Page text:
With nearly 8 times the number of channels to chose from in the 5 GHz band, planning is far simpler than in the 2.4 GHz band.  I realize that most enterprise grade solutions have some sort of auto-channel or automatic radio management feature to assist with this, but co-channel interference remains a concern, especially in tight spaces or high-density environments.  The additional choices in 5 GHz minimizes the possibility that two APs will utilize the same channel in the same areas.

Channel Bonding

Sure, some organizations need to support legacy devices in the 2.4 GHz spectrum.  However, I don’t think it makes sense to deploy 802.11n networks in this band.  One of the main technical improvements available in 802.11n is channel bonding.  There is only space for one bonded channel in the 2.4 GHz band which, if utilized, would increase the probability of co-channel interference and make channel planning even more complex.

Conclusion

Last week, at the Gartner Mobile & Wireless Summit in Chicago, Michael King and Timothy Zimmerman gave a presentation on Next-Gen WLANs.  In their presentation, they said that 802.11n networks are faster, cheaper, more secure, more reliable, and better managed than the wired infrastructure deployed in most enterprises today. Additionally, they said enterprises should align networking investments to an all-wireless office.  I agree with them.  But to maximize your chance of success, do it in 5 GHz.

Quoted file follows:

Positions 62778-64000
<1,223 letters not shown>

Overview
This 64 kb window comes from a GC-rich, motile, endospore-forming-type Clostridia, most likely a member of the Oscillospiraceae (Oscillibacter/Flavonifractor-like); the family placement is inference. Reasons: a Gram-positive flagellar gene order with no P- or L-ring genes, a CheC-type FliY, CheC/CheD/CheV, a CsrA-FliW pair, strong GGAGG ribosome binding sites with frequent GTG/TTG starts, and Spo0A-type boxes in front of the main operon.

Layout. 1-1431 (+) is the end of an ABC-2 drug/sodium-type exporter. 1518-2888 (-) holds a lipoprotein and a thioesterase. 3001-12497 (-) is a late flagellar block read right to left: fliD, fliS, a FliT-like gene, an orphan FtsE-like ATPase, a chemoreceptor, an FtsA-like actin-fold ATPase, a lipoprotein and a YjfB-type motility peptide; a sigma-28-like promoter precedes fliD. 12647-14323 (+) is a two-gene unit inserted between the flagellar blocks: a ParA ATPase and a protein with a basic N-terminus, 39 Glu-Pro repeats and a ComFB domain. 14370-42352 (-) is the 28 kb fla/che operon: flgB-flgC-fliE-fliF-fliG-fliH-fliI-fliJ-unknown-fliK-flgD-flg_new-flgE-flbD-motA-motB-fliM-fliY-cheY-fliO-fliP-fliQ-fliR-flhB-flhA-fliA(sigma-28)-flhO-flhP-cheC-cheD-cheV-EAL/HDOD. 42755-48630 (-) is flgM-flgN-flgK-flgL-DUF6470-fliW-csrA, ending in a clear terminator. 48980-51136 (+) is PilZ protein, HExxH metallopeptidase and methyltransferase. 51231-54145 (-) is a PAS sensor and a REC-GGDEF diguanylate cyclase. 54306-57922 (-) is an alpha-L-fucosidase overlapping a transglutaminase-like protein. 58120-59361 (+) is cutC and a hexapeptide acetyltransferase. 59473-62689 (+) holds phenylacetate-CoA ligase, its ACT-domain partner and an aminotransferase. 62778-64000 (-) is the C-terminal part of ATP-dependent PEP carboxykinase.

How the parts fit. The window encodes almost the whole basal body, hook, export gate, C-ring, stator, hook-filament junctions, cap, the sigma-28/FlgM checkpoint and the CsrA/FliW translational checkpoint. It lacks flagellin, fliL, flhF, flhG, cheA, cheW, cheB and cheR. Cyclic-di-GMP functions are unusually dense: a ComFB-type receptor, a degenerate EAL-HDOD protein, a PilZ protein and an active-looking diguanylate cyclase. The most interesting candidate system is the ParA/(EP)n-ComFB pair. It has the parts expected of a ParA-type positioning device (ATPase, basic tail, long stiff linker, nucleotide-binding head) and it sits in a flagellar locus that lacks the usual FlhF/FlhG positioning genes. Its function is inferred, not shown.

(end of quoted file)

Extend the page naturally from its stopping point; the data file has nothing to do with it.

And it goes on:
802.11n Deployment Considerations – Troubleshooting & Analysis Tools

This is the second in a series of 802.11n Deployment Considerations to include cabling, power, system architecture, etc. The focus of this particular post is to discuss the deployment considerations related to troubleshooting and analysis tools when deploying 802.11n wireless LANs.  

Packet Analysis 

One of the main troubleshooting & analysis tools for WLAN engineers is a wireless packet capture program. Personally, I use both OmniPeek Professional as well as the AirPcap device from CACE Technologies.  With wireless packet capture programs, it is important for you to ensure both the wireless NIC you are using and the software support 802.11n functionality.  Otherwise, 802.11n features such as channel bonding, frame aggregation, and block acknowledgement might not display properly (or show up in your display at all).  AirPcap sells a specific model for 802.11n, called their AirPcap Nx.  

Spectrum Analysis 

Another important troubleshooting tool for WLAN engineers is a Spectrum Analyzer.  I use both the AirMagnet Spectrum Analyzer and the Wi-Spy Spectrum Analyzer from MetaGeek.  If you read my rant (post) regarding 2.4 GHz vs. 5 GHz for 802.11n networks, hopefully you realize the increasing importance of the 5 GHz spectrum.  Therefore, I would suggest you utilize a dual band spectrum analyzer.   The only Wi-Spy product that is dual band is the Wi-Spy DBx.  

Another spectrum analyzer troubleshooting tool that I am curious to try is the AirMagnet Airmedic Product.  If anyone has used the Airmedic product, leave a comment letting me know your thoughts!  

Wireless IDS/IPS 

While most people think of wireless intrustion detection & intrusion detection as a security tool, they can also be used monitor and preserve the overall well being of the WLAN.   Therefore, it makes sense to deploy 802.11n capable sensors for security, troubleshooting, & analysis.